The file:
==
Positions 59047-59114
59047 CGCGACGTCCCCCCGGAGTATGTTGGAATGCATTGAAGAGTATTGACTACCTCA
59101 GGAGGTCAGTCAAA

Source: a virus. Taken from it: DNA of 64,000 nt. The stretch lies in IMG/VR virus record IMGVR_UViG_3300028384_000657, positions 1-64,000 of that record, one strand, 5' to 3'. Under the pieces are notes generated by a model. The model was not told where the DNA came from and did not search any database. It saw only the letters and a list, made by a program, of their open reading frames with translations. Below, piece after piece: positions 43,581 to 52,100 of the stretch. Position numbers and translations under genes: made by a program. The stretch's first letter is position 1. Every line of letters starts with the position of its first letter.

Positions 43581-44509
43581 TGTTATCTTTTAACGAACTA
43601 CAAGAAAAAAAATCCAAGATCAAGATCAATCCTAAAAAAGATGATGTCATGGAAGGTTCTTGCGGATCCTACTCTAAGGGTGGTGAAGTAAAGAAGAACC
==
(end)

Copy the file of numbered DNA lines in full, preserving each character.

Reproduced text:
Positions 59047-59114
59047 CGCGACGTCCCCCCGGAGTATGTTGGAATGCATTGAAGAGTATTGACTACCTCA
59101 GGAGGTCAGTCAAA

Source: a virus. Taken from it: DNA of 64,000 nt. The stretch lies in IMG/VR virus record IMGVR_UViG_3300028384_000657, positions 1-64,000 of that record, one strand, 5' to 3'. Under the pieces are notes generated by a model. The model was not told where the DNA came from and did not search any database. It saw only the letters and a list, made by a program, of their open reading frames with translations. Below, piece after piece: positions 43,581 to 52,100 of the stretch. Position numbers and translations under genes: made by a program. The stretch's first letter is position 1. Every line of letters starts with the position of its first letter.

Positions 43581-44509
43581 TGTTATCTTTTAACGAACTA
43601 CAAGAAAAAAAATCCAAGATCAAGATCAATCCTAAAAAAGATGATGTCATGGAAGGTTCTTGCGGATCCTACTCTAAGGGTGGTGAAGTAAAGAAGAACC